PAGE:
But Americans hated the freedom that created—not least the spam—and opted instead to get their email from a single server: the one run by Google as Gmail.
The basic protocols governing web traffic were also designed to allow every American to run whatever other communications services he wished—chat, video chat, RSS, webpages—on his own private server in distributed fashion.
But Americans hated the freedom that created—not least having to build and rebuild friend networks across platforms–—and they voted instead overwhelmingly to get their social media from a single server: Facebook.
Indeed, the basic protocols governing internet traffic were designed to allow every business to store and share its own data from its own computers, in whatever form.
But American businesses hated that freedom—not least the cost of having to buy and service their own data storage machines—and instead 40% of the internet is now stored and served from Amazon Web Services.
Similarly, advertisers have the option of placing advertisements on the myriad independently-run websites that make up the internet—known in the business as the “open web”—by placing orders through competitive ad exchanges. But advertisers have instead voted mostly to place ads on the handful of highly centralized platforms known as “walled gardens,” including Facebook, Google’s YouTube and, of course, Google Search.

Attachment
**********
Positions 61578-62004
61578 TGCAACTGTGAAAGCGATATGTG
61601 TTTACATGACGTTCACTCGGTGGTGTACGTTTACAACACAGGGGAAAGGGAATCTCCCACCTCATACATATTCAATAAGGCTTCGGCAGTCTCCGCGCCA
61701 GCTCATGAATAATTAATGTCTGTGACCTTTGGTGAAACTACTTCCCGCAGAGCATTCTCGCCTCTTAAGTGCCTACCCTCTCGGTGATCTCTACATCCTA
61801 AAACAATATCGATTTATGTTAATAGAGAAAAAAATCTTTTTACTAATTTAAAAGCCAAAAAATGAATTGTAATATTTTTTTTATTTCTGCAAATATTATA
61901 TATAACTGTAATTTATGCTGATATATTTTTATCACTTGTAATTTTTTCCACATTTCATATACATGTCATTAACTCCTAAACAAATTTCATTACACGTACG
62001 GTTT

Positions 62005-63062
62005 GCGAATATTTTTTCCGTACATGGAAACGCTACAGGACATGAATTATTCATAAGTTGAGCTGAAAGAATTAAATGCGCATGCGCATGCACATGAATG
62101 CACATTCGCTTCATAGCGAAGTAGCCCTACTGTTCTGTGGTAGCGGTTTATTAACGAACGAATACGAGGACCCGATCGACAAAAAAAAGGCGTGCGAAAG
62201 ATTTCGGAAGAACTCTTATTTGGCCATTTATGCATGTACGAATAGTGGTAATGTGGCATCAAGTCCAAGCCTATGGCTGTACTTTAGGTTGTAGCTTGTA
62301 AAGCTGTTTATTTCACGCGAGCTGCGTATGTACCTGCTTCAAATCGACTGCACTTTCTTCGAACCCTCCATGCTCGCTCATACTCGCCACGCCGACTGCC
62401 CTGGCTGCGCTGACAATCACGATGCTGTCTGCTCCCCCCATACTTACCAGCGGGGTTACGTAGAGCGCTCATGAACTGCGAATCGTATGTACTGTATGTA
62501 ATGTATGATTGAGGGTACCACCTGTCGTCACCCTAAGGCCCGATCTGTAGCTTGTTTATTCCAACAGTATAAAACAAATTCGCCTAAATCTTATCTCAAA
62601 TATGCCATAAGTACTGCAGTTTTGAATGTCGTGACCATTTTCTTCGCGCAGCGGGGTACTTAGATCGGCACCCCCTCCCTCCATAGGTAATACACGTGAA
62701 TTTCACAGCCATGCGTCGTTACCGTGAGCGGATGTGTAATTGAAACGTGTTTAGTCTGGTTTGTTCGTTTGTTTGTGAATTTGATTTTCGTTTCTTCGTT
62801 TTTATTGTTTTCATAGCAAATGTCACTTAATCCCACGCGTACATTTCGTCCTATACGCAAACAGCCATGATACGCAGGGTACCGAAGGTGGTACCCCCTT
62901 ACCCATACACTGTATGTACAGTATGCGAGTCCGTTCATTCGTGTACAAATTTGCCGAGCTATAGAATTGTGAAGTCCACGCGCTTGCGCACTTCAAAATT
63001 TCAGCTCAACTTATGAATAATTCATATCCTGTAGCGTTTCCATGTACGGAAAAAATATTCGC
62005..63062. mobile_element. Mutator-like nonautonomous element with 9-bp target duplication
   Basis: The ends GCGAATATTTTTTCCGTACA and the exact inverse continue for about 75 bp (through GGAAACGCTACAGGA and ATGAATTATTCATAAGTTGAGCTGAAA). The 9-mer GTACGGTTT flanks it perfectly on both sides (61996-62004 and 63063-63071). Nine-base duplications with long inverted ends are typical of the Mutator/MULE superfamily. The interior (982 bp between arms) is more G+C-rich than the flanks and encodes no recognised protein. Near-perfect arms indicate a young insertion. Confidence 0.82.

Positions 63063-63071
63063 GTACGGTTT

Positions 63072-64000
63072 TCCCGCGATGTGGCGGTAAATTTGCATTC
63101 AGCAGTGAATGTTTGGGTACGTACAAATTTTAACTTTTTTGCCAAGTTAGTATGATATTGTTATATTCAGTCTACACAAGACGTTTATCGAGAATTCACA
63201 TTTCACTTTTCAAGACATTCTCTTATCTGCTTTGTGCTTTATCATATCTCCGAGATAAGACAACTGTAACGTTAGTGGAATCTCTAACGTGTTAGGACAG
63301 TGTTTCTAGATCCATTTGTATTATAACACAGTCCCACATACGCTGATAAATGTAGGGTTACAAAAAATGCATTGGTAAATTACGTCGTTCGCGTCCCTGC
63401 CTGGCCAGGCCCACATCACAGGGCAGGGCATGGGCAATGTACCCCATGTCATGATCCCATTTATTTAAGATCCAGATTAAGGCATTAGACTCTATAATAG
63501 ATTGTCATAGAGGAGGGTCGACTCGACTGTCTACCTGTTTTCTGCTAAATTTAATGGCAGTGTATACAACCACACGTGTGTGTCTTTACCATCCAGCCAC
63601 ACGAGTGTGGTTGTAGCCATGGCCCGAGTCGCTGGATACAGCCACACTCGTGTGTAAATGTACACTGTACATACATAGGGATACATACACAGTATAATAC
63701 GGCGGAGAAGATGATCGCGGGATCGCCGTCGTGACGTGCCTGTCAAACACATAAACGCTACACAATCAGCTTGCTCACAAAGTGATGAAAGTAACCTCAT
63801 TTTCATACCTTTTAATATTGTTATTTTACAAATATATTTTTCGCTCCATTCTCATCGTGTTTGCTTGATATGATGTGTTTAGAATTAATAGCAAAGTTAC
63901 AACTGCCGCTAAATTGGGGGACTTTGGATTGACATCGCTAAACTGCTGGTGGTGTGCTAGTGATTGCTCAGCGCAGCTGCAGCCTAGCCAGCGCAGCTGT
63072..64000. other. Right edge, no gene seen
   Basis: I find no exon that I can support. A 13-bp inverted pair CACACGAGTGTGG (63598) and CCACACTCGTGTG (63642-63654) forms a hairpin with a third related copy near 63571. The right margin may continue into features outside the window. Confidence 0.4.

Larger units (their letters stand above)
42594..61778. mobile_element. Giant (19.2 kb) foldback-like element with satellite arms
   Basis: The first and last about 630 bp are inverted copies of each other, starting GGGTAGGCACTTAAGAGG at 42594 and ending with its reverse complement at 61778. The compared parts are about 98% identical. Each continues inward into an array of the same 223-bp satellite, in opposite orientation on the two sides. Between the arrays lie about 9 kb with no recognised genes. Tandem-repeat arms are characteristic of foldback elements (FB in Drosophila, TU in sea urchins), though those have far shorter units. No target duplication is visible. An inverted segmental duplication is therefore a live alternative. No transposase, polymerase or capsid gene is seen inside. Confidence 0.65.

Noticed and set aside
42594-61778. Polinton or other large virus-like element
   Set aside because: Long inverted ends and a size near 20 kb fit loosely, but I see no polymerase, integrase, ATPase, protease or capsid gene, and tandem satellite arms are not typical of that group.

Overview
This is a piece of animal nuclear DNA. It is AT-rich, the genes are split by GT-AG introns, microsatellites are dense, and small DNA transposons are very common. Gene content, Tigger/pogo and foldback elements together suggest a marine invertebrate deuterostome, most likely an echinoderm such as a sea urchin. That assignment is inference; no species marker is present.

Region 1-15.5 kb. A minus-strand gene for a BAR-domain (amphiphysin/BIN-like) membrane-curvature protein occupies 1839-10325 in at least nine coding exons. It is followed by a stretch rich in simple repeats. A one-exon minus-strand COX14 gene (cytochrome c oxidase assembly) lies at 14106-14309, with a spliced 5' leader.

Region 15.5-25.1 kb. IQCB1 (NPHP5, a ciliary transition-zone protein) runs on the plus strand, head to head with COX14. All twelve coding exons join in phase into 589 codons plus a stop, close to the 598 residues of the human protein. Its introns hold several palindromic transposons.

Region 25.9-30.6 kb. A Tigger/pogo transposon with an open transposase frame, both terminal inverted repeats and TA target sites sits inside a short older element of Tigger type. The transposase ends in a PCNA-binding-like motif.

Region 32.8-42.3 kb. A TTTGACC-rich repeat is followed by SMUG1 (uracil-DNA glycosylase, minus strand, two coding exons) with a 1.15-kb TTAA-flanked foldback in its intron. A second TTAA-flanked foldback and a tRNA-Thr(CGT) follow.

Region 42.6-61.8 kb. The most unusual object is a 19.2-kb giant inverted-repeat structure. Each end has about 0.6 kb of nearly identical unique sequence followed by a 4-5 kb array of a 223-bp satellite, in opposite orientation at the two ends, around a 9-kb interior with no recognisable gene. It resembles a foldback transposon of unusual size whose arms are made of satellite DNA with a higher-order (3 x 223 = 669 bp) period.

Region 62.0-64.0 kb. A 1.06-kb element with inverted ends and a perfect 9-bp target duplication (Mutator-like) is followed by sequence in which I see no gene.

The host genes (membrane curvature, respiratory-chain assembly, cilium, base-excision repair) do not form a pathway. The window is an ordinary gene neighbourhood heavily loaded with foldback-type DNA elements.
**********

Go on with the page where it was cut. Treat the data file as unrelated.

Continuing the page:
The communications revolution, they say, is all about “bringing people together.” It turns out that’s true.
And that Google should win on consumer harm.
Remember the Telephone
Indeed, the same mid-20th century antitrust that thought so little of economies of scale as a defense immunized usage-based improvements when it encountered them in that most important of internet precursors: the telephone.
The telephone, like most internet services, gets better as usage increases. The more people are on a particular telephone network, the more valuable the network becomes to subscribers.
Just as with today’s internet services, the advantage of a large user base drove centralization of telephone services a century ago into the hands of a single firm: AT&T. Aside from a few business executives who liked the look of a desk full of handsets, consumers wanted one phone line that they could use to call everyone.
Although the government came close to breaking AT&T up in the early 20th century, the government eventually backed off, because a phone system in which you must subscribe to the right carrier to reach a friend just doesn’t make sense.
Instead, Congress and state legislatures stepped in to take the edge off monopoly by regulating phone pricing. And when antitrust finally did break AT&T up in 1982, it did so in a distinctly regulatory fashion, requiring that AT&T’s parts connect each other’s phone calls, something that Congress reinforced in the Telecommunications Act of 1996.
The message was clear: the sort of usage-based improvements one finds in communications are real product improvements. And antitrust can only intervene if it has a way to preserve them.
The equivalent of interconnection in search, that the benefits of usage, in the form of data and attention, be shared among competing search providers, might be feasible. But it is hard to imagine the court in the Google case ordering interconnection without the benefit of decades of regulatory experience with the defendant’s operations that the district court in 1982 could draw upon in the AT&T case.